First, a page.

Choosing A Term You Can Live With
What term should you take? That's a good question. Before you look at the
issue of term specifically, there are things you should consider:
When you're looking at term and interest rates, look also at what you can
live with in terms of payment amounts, because trying to predict where
interest rates are going is a tough job. There are many forces that
affect Canadian interest rates - economic, political, domestic, and
Even the best economists cannot pinpoint this, so how
can we. You can twist yourself into knots worrying what will happen.
When the rates dropped in 1992 to their lowest in 35 years, no one
thought that they will get that low again. They dropped even further.
Since then we have enjoyed low rates and we don't think of rates going
in the double digits again. That's wrong to assume as well. Who would
have thought in 1978 that rates only 3 years later would go as high as
21.5%? Please check the graph below for a historical account.
Predicting interest rates is very much a gamble and one should be prepared to
keep a close eye on the market.
Here's a suggestion: If you feel that rates are at a point you can
live with and you want to guarantee that rate as long as possible, go
with a long term (5 years, 7 years, and 10 years). If interest rates
appear to be rising, take advantage of the lower rate for as long as
possible, and remember, if you sell your property, you can take the
mortgage with you to the new property or have someone assume the
mortgage. It could prove to be a great selling feature if you have an
assumable mortgage at very low rate.
If rates appear to be falling, you can choose a shorter term (6-month
convertible or variable-rate mortgage) that offers the flexibility to
lock-in to longer term at any time, just in case the rates start going
the other way.
Fixed vs. Variable Rate Mortgages
With a fixed-rate mortgage, the interest rate is set for the term of the
mortgage so that the monthly payment of principal and interest remains
the same throughout the term. Regardless of whether rates move up or
down, you know exactly how much your payments will be and this
simplifies your personal budgeting. In a low rate climate, it is a
good idea to take a longer term, fixed-rate mortgage for protection
from upward fluctuations in interest rates.
A variable-rate mortgage (also called adjustable-rate) provides a lot of
flexibility, especially when interest rates are on their way down. The
rate is based on prime and can be adjusted monthly to reflect current
rates. Typically, the mortgage payment remains constant, but the ratio
between principal and interest fluctuates. When interest rates are
falling, you pay less interest and more principal. If rates are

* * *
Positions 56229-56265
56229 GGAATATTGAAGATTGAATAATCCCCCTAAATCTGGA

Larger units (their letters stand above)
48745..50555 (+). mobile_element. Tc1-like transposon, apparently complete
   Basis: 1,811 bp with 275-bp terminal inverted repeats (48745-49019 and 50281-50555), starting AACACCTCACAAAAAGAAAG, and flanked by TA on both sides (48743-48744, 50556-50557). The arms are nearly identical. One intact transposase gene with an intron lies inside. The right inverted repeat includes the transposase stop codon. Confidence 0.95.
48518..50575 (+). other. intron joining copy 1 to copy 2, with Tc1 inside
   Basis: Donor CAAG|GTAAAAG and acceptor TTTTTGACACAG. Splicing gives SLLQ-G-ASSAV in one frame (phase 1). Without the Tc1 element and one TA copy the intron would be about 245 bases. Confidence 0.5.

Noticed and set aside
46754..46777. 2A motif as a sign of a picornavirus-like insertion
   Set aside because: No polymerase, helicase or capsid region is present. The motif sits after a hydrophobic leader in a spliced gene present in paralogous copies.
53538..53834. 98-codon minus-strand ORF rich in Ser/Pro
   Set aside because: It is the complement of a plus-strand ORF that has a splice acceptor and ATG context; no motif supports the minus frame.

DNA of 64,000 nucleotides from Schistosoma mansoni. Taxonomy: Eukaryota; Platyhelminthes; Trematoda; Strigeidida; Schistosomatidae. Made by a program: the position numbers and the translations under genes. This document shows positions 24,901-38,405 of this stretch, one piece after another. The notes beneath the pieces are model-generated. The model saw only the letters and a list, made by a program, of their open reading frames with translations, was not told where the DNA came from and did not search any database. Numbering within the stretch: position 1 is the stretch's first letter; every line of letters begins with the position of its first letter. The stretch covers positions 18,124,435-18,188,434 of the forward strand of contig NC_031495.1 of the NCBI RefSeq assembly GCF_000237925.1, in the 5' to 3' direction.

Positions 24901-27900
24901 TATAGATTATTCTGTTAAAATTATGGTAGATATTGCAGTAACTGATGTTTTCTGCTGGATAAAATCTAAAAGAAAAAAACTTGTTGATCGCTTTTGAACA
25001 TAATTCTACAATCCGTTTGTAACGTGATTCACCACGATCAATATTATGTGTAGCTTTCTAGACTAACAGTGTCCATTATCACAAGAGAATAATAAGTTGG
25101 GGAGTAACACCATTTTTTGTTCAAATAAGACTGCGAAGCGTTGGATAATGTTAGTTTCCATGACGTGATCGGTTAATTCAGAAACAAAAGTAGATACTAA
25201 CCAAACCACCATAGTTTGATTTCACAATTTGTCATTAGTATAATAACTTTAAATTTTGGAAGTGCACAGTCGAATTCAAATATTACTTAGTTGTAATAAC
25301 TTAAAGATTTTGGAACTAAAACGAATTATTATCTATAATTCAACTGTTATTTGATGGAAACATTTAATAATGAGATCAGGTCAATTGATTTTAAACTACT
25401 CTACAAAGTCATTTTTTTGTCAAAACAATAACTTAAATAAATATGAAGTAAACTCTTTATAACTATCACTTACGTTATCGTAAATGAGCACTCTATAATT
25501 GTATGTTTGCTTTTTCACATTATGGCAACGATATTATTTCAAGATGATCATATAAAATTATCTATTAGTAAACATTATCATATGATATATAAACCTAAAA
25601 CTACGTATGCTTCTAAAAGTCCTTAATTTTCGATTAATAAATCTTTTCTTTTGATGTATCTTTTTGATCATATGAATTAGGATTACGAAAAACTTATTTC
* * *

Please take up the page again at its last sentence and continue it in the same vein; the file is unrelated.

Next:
rising, you pay more interest and less principal, and if they rise
substantially, the original payment may not cover both the interest
and principal. Any portion not paid is still owed, or you may be asked
to increase your monthly payment. Make sure that your variable-rate
mortgage is open or convertible to a fixed-rate mortgage at any time,
so that when rates begin to rise, you can lock-in your rate for a
Closed and Open Mortgages - What's the Difference
open mortgage allows you the flexibility to repay the mortgage at any
time without penalty. Open mortgages are available in shorter terms, 6
months or 1 year only, and the interest rate is higher than closed
mortgages by as much as 1%, or more. They are normally chosen if you are
thinking of selling your home, or if expecting to pay off the whole
mortgage from the sale of another property, or an inheritance (that
would be nice).
A closed mortgage offers the security of fixed payment for terms from 6
months to 10 years. The interest rates are considerably lower than
open, and if you are not planning on any one of the above reasons,
then choose a closed mortgage. Nowadays, they offer as much as 20%
prepayment of the original principal, and that is more than most of us
can hope to prepay on a yearly basis. If one wanted to pay off the
full mortgage prior to the maturity, a penalty would be charged to
break that mortgage. The penalty is usually 3 months interest, or
interest rate differential (I.R.D. - please refer to glossary for
Buy first or sell first?
Which comes first--the purchase or the sale--is the greatest dilemma facing
homeowners planning to move-up.
If you choose to buy first, make sure the offer to purchase is
conditional on selling your current house. That way, if you sell your
house, both deals proceed; if not, the deal is off, and you won't be
stuck with two homes. Selling first though will give you considerable
peace of mind.
how much money you'll get on the sale will help you establish a price
range for the new house. Selling first allows you to negotiate the
purchase more vigorously, too, since unconditional offers carry a lot
more weight with sellers.
Market conditions are another important consideration in deciding which route
to follow. In a seller's market, you'll probably do better selling
after you've bought, but in a buyer's market, it makes more sense to sell.
If you obtained an insured mortgage after April 1'st, 1997, the
premium you paid on the mortgage is now portable to another property
(if you closed before this date, it is not portable, meaning that if
you bought another home and your mortgage needed to be insured, you
must pay the applicable premium again.
The Amortization Period is the number of years it would take to repay the
entire mortgage amount based on a set of fixed payments. The longer
the amortization, the more interest is paid over the life of the
mortgage. Therefore, when choosing the amortization period, careful
planning should be done to meet your cash flows. Remember, the
amortization can be easily shortened after the closing, by simply
making arrangements to increase your payments.
MORTGAGE FEATURES - To Help You Become Mortgage-Free Faster
Monthly, bi-weekly, or weekly payments?
Once you have the mortgage amount, rate and amortization period, your
monthly payment can be calculated. Now is the time to decide how often
you want to make your payments, because by selecting the right payment
frequency could literally mean thousands of dollars in savings. For
example, on a $100,000 mortgage at 8% interest, amortized over 25
years, the monthly payments would be $763.21. However, by simply